Kids in the Middle: Gender Dysphoria

Every child should be able to explore who they are and what they are.  In 2017 this has expanded to children exploring their sexual identity.  The topic, by itself, is highly controversial.  Lets start with basic definitions:

Basic Definitions:

Gender Dysphoria:  Gender dysphoria or GD is the stress a person experiences as a result of the sex and gender they were assigned at birth.

Cisgender:  denoting or relating to a person whose sense of personal identity and gender corresponds with their birth sex.

Transgender:  denoting or relating to a person whose sense of personal identity and gender does not correspond with their birth sex.

It is important to note that the rate of transgender population is extremely high around 44% in men and about 38% in women.  

The failure to feel accepted by family is a huge factor in why suicide rates are so high.  The question is how do we help these individuals feel supported and find their path in life?  In 2017 that is not an easy answer.  The purpose of this article is NOT to support one position over the other.  The purpose of this article is to EDUCATE the reader in the positions being taken.

One stream of thought is to help children with GD START AT THE VERY BEGINNING develop into the body of their choice.  Young boys as early as age 9, for example, can be prescribed hormone blockers to stop their bodies from naturally evolving into a young man.  The theory would be that children will feel more accepted and less alienated and less inclined to inflict self harm.

On the other hand, The American Pediatric Society  stated that 80 percent to 95 percent of pre-pubertal youth with GD do not persist in their GD.    Given that statistic one could infer from this report that prescribing hormone blockers to children could do MORE harm than good.  Certain critics actually go so far as to say that providing children with hormone blockers amounts to child abuse.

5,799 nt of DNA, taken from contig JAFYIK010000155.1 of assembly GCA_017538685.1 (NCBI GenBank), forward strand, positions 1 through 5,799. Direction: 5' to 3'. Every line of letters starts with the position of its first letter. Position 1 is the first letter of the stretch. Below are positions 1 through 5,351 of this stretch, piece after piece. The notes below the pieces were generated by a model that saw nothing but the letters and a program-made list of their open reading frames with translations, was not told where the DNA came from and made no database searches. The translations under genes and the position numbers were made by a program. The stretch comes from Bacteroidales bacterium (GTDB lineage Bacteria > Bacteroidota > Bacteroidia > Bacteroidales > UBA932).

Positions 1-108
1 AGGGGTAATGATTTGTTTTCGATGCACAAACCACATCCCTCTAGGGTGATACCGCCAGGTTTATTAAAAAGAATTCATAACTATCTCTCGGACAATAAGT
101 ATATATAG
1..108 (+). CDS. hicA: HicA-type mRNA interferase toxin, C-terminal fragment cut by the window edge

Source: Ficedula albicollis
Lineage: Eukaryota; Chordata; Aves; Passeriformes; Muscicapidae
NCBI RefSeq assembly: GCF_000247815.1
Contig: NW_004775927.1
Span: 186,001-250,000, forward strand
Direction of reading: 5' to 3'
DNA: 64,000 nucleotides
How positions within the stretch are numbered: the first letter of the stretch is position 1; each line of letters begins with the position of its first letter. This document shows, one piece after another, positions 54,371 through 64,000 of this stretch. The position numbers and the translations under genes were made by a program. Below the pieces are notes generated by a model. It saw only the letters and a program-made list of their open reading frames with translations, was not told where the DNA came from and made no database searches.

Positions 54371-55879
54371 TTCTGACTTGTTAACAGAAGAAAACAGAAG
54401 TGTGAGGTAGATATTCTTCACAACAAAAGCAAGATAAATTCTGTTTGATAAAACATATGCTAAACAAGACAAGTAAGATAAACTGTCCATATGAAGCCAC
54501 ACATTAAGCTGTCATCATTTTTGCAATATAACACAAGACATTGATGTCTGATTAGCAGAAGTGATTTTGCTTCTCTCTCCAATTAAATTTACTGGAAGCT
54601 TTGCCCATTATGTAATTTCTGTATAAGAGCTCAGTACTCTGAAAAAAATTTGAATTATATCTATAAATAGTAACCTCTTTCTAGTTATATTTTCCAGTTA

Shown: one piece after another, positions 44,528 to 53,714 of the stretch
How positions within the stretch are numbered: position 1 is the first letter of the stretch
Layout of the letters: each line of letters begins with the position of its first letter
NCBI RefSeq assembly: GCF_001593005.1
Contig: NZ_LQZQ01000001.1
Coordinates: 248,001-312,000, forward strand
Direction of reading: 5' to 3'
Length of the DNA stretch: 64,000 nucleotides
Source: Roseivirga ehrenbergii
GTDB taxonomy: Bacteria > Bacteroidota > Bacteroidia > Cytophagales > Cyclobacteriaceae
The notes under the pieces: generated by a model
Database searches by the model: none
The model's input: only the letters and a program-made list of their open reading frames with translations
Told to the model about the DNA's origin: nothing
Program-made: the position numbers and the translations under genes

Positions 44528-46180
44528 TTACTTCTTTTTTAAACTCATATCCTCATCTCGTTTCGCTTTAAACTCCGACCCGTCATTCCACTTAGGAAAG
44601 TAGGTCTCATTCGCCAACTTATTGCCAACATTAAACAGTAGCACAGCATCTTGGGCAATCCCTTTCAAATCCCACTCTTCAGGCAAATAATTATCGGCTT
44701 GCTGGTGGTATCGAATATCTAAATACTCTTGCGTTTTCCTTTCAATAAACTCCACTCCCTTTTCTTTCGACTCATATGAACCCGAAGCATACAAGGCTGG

So what are we to do when parents take polarizing positions regarding their (gender dysphoric) child?  Divorce Courts will have to help make decisions on how children with gender dysphoria will grow and develop.

Basic thoughts:

  1.  The child should be initially assessed by a psychologist to determine the needs and wants of the child.  If a mental health issue is raised it should be addressed and assessed.
  2. Appoint a parent facilitator to listen to the parents concerns and then help them  develop a parenting plan to meet the needs of the child.
  3. Direct the parents, if necessary to educational programs or support groups, to help them understand the issues confronting their child
  4. Create a plan of action that will allow the child to successfully integrate into school and with peers.
  5. Involve an amicus attorney or guardian ad litem,

It is our hope that additional resources will become available to assist family law courts in dealing with children who have gender dysphoria.

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